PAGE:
Insights

25th International Symposium on ALS/MND: a report from session on in vitro modelling


thetheDuring years of research on ALS, numerous models of this disease have been developed. Currently, scientists have many different tools for this purpose. From animals carrying ALS mutations to various cell lines and cultures. Although whole organisms like mutated flies and mice give excellent opportunity for some studies, sometimes scientists are overwhelmed by the vast number of factors which can affect the results in in vivo models. For those cases in vitro modelling is a much better solution. It allows control of much more parameters and factors during procedures. Also, recent advances in techniques used for in vitro modelling simplifies experiment preparation, saving a lot of time and money, which can be dedicated for other purposes. During the 25th International Symposium on ALS/MND we had a wonderful opportunity to acquaint with data provided by in vitro models of ALS. Induced pluripotent stem cells: a step towards personalized treatments

During the first lecture of the session Dr Eggan (Harvard, USA) was putting a lot of emphasis on personalized therapies. This approach can help to diminish adverse effects of drugs and improve effectiveness of many therapies. For example in the case of cancer, material from a biopsy can be used to verify which therapy approach will be the most effective. In the case of diseases affecting neurons like ALS, obtaining a material for such studies is practically impossible. However, it all changed with the development of techniques that allowed us to create induced pluripotent stem cells (iPSC). Currently simplification of the methodology allows to reprogram easily-reachable cells like fibroblasts, into cells from another tissue. For example neurons. Then can be used to evaluate different therapy approaches, study new drugs and in the future to determine the best possible treatment for particular patients. This issue is particularly important in the case of such complicated disease like ALS.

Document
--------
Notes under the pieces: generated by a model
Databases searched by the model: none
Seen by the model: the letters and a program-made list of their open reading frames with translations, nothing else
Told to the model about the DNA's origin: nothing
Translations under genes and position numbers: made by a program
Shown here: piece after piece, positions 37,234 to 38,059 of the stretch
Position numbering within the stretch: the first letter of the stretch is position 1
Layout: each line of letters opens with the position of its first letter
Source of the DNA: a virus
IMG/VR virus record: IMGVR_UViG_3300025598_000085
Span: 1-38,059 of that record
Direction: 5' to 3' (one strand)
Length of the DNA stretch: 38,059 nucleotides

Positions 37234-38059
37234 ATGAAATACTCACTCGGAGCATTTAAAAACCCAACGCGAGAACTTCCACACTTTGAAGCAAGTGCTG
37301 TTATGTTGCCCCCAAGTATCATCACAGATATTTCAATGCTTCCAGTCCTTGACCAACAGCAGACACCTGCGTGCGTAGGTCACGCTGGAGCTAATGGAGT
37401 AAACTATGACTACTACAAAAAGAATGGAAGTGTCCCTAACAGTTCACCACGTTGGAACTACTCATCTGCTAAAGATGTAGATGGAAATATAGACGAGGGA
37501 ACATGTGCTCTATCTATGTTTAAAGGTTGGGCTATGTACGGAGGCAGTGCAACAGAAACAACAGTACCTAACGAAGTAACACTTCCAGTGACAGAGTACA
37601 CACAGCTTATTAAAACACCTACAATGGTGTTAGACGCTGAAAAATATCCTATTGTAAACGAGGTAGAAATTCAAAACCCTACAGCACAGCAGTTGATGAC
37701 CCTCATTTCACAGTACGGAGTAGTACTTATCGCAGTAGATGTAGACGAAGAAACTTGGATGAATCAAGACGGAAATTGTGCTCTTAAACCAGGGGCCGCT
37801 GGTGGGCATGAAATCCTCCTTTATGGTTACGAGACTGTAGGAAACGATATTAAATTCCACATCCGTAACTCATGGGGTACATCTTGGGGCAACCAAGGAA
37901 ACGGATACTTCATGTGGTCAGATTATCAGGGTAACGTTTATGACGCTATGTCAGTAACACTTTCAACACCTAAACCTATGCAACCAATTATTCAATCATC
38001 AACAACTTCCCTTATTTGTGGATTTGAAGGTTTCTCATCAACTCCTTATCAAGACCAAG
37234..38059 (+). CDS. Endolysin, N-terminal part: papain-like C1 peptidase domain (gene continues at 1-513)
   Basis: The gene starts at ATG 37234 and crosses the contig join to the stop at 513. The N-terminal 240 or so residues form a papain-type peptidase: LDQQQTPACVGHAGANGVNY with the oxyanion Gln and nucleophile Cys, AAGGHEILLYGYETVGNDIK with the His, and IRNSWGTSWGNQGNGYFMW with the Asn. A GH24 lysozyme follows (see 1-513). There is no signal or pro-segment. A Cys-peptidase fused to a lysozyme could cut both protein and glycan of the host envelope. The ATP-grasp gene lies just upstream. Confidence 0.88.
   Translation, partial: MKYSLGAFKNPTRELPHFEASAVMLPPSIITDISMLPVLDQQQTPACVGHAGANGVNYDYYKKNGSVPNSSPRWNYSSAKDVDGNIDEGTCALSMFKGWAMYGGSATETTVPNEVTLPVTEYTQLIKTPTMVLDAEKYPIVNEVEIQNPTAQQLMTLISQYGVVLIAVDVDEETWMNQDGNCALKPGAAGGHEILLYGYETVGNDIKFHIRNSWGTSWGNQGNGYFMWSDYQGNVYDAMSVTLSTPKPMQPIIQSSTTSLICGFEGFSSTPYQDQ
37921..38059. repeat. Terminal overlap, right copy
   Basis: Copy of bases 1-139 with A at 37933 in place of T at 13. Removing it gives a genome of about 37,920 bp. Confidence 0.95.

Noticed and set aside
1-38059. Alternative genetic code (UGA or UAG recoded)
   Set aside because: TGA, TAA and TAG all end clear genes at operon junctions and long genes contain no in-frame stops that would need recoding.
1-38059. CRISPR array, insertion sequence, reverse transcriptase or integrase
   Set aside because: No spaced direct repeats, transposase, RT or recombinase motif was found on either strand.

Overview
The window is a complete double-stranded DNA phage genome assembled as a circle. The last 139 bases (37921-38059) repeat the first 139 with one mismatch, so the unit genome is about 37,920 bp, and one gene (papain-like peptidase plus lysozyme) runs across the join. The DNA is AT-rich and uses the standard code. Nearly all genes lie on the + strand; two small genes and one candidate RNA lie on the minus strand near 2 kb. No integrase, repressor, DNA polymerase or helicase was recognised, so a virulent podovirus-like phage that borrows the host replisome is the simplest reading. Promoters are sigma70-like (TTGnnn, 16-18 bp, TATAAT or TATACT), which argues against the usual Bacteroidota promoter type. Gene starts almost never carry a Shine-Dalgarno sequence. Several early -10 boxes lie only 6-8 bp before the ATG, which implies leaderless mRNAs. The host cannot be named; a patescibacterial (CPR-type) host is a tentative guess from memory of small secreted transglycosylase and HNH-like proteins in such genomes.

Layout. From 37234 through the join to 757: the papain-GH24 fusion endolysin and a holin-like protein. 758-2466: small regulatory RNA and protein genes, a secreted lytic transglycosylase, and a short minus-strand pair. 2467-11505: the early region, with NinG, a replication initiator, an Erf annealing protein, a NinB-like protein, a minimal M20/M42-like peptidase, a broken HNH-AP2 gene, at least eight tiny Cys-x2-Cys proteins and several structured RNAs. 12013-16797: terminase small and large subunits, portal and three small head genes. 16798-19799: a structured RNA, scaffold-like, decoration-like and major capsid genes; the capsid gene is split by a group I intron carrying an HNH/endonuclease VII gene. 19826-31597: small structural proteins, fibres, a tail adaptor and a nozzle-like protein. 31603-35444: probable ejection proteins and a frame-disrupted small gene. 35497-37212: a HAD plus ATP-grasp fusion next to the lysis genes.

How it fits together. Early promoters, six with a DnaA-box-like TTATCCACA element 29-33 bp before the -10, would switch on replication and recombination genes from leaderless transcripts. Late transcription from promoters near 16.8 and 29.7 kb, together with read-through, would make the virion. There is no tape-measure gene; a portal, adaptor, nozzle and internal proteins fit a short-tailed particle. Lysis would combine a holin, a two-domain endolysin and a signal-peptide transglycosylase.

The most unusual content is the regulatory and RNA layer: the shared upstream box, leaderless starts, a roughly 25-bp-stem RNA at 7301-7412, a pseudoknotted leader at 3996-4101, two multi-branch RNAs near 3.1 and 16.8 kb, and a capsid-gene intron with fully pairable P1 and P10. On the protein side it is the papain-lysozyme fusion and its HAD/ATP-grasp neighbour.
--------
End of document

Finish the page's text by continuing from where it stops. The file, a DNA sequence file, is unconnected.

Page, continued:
Dr Eggan and his colleagues were already able to use this approach for new drug analysis. After observing changes of the electrical properties in neurons obtained from iPSC from ALS patients, they have tried to reverse those changes with existing epilepsy drug called Retigabine. Their study lead to approval of clinical trials for this drug which will start before the end of 2014.

Induced pluripotent stem cells from fibroblasts were also used by Dr Mutihac (University of Oxford, UK) and her colleagues. In their study they have concentrated on patients with expanded hexanucleotide repeat (GGGGCC)n in the C9ORF72 gene. This mutation is currently known to cause ALS in a vast number of familial cases of this disease. In their research, she revealed many functional deficits of those cells, including calcium dysregulation, increase in pro-apoptotic protein levels like Bak or Bim, increase in apoptotic marker cleaved caspase-3 and reduced levels of anti-apoptotic Bcl-2. They have also detected PABP+ stress granules, which suggests autophagy impairments and protein aggregation in those cells. Their data will not only help to understand the pathology mechanisms behind the development of ALS, but it also shows how valuable iPSC are as a tool in research.